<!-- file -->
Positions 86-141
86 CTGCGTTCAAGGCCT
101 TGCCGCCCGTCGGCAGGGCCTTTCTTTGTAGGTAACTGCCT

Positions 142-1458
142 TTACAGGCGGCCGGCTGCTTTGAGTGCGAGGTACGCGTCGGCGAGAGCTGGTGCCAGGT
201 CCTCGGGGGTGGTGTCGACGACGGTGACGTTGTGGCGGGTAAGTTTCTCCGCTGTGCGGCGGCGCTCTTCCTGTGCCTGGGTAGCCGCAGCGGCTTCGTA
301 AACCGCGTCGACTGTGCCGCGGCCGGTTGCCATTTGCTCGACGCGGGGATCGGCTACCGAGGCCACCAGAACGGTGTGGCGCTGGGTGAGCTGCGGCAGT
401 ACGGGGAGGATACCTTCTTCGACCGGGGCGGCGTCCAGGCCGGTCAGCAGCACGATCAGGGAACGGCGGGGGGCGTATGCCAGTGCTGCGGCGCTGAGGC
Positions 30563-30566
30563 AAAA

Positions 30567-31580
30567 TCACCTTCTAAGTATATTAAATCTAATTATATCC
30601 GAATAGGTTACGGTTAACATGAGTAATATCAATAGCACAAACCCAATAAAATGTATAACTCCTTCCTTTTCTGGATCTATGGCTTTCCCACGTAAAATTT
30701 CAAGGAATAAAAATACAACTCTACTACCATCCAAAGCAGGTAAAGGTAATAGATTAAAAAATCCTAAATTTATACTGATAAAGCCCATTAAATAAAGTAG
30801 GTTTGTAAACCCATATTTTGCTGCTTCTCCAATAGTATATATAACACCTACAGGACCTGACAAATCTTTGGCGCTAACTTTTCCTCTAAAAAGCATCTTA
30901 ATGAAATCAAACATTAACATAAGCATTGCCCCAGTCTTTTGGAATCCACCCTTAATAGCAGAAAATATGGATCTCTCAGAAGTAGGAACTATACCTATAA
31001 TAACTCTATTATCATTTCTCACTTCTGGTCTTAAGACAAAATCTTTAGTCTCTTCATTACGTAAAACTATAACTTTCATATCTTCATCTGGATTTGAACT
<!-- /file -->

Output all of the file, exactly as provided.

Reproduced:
Positions 86-141
86 CTGCGTTCAAGGCCT
101 TGCCGCCCGTCGGCAGGGCCTTTCTTTGTAGGTAACTGCCT

Positions 142-1458
142 TTACAGGCGGCCGGCTGCTTTGAGTGCGAGGTACGCGTCGGCGAGAGCTGGTGCCAGGT
201 CCTCGGGGGTGGTGTCGACGACGGTGACGTTGTGGCGGGTAAGTTTCTCCGCTGTGCGGCGGCGCTCTTCCTGTGCCTGGGTAGCCGCAGCGGCTTCGTA
301 AACCGCGTCGACTGTGCCGCGGCCGGTTGCCATTTGCTCGACGCGGGGATCGGCTACCGAGGCCACCAGAACGGTGTGGCGCTGGGTGAGCTGCGGCAGT
401 ACGGGGAGGATACCTTCTTCGACCGGGGCGGCGTCCAGGCCGGTCAGCAGCACGATCAGGGAACGGCGGGGGGCGTATGCCAGTGCTGCGGCGCTGAGGC
Positions 30563-30566
30563 AAAA

Positions 30567-31580
30567 TCACCTTCTAAGTATATTAAATCTAATTATATCC
30601 GAATAGGTTACGGTTAACATGAGTAATATCAATAGCACAAACCCAATAAAATGTATAACTCCTTCCTTTTCTGGATCTATGGCTTTCCCACGTAAAATTT
30701 CAAGGAATAAAAATACAACTCTACTACCATCCAAAGCAGGTAAAGGTAATAGATTAAAAAATCCTAAATTTATACTGATAAAGCCCATTAAATAAAGTAG
30801 GTTTGTAAACCCATATTTTGCTGCTTCTCCAATAGTATATATAACACCTACAGGACCTGACAAATCTTTGGCGCTAACTTTTCCTCTAAAAAGCATCTTA
30901 ATGAAATCAAACATTAACATAAGCATTGCCCCAGTCTTTTGGAATCCACCCTTAATAGCAGAAAATATGGATCTCTCAGAAGTAGGAACTATACCTATAA
31001 TAACTCTATTATCATTTCTCACTTCTGGTCTTAAGACAAAATCTTTAGTCTCTTCATTACGTAAAACTATAACTTTCATATCTTCATCTGGATTTGAACT